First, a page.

HISTORICAL ORGANS IN FINLAND
- Kangasalan Urkutehdas 1913
- 12 stops, 2 manuals and pedal
- pneumatic action and pneumatic stop action
The greystone church of Karkku was designed by Oiva Kallio and completed in 1913. It is a triple-nave church with a semi-circular apse. The ground floor of the apse houses the sacristy; the first floor houses the organ. The organ was completed in the same year as the church. It has remained unchanged in its sound and technical features except for the addition of a blower. The sharp change of the disposition and sound from the days of Bror Axel Thulé is due to a new director, Martti Tulenheimo.
The free-standing façade pipes in the Karkku organ were a novelty in their day. This design principle was only just emerging at the time. A generation shift had occurred at the Kangasala organ builders, and the architect of the church must have had a hand in designing the organ façade too.
Façade and structure
The free-standing zinc pipes in the façade are in two staggered rows. The small middle flat consists of dummy pipes, but the pipes of the flanking towers, together with some of the other larger pipes, are speaking. Some of the façade pipes have highlighted lips, and there is a decorative brass ring near the top of the pipes in the middle flat. The design is balanced and calm.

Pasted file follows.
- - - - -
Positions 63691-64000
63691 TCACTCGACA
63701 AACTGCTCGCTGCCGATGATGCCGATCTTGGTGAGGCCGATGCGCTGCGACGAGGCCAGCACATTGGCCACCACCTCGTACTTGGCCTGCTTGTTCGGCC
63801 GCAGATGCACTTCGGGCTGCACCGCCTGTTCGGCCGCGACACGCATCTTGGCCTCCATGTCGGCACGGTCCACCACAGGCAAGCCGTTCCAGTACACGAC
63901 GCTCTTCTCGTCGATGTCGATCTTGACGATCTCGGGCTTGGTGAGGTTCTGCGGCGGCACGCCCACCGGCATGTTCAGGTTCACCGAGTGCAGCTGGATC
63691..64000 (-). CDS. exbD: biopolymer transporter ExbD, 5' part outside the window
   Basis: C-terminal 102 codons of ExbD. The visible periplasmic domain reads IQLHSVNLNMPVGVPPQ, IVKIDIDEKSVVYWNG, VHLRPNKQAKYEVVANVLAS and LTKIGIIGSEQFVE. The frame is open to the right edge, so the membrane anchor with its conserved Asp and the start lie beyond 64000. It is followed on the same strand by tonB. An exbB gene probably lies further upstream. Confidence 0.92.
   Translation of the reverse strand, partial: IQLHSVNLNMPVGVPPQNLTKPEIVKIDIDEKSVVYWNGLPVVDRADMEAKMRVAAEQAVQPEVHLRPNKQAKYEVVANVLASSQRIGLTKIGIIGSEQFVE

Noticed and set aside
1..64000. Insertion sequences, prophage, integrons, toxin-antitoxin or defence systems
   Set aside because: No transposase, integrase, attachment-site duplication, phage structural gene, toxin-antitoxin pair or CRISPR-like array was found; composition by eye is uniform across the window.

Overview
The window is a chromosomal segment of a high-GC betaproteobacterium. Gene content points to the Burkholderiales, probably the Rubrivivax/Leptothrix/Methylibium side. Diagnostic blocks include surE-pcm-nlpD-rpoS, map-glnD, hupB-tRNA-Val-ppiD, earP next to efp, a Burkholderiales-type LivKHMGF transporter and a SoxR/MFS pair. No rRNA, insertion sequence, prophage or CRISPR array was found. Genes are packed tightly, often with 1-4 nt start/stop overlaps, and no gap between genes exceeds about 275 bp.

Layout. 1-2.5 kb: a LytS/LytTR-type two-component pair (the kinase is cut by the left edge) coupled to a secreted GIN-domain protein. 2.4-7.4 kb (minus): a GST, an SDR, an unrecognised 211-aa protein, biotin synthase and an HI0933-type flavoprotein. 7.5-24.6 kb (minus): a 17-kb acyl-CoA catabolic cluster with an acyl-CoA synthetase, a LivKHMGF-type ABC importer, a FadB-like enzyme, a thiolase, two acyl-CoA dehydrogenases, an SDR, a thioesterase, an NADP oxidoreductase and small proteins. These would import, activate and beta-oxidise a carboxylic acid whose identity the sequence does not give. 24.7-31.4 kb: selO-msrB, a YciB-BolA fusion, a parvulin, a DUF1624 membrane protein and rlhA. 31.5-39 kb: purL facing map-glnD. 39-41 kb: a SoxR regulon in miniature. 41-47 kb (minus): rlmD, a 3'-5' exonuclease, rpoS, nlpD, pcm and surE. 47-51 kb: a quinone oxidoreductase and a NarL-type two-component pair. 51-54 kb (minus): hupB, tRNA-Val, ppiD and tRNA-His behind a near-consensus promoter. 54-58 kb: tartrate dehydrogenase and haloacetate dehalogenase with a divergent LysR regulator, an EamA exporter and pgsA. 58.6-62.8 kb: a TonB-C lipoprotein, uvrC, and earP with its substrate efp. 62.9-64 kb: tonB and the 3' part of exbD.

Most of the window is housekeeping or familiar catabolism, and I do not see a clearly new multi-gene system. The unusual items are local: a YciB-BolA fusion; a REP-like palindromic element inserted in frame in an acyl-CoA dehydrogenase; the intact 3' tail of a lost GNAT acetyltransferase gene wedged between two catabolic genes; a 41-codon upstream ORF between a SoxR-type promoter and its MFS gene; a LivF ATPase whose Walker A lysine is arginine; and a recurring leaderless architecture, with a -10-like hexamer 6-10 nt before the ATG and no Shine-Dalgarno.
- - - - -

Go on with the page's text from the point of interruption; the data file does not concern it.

The chests, with the pipes arranged alternately, are in line. Behind the façade is the Manual I chest, then the Manual II swell box, then the Pedal chest. The large double rise reservoir is under the organ, and under that lie two feeder bellows whose foot levers are still in working order.
The Manual chests are typical for their period, but the Pedal chest displays certain features that did not become common until later. This instrument seems to have been a test case of sorts. The console is in front of the organ, and the organist sits facing the church. The manual keyboards have celluloid and ebony coverings. The pedalboard has been replaced.
The number of compound stops was decreased around the turn of the 20th century, but new compound stop types were soon added. Manual I of the Karkku organ has a Rauschquint 2x. The high wind pressure (103 mm) enabled a loud voicing and a characteristic sound. In the excellent acoustics of the church, the organ sounds like a great organ despite its small size. The sound colours are sharp but not aggressive. The great flute stops have a rich sound that augments the whole. The sound is not unlike that of a harmonium, which had become widespread in Finland at the time of the building of this organ.
Manual I C-f3
Manual II C-f3
Voix celeste 8’
Rauschq. 2 2/3’ 2’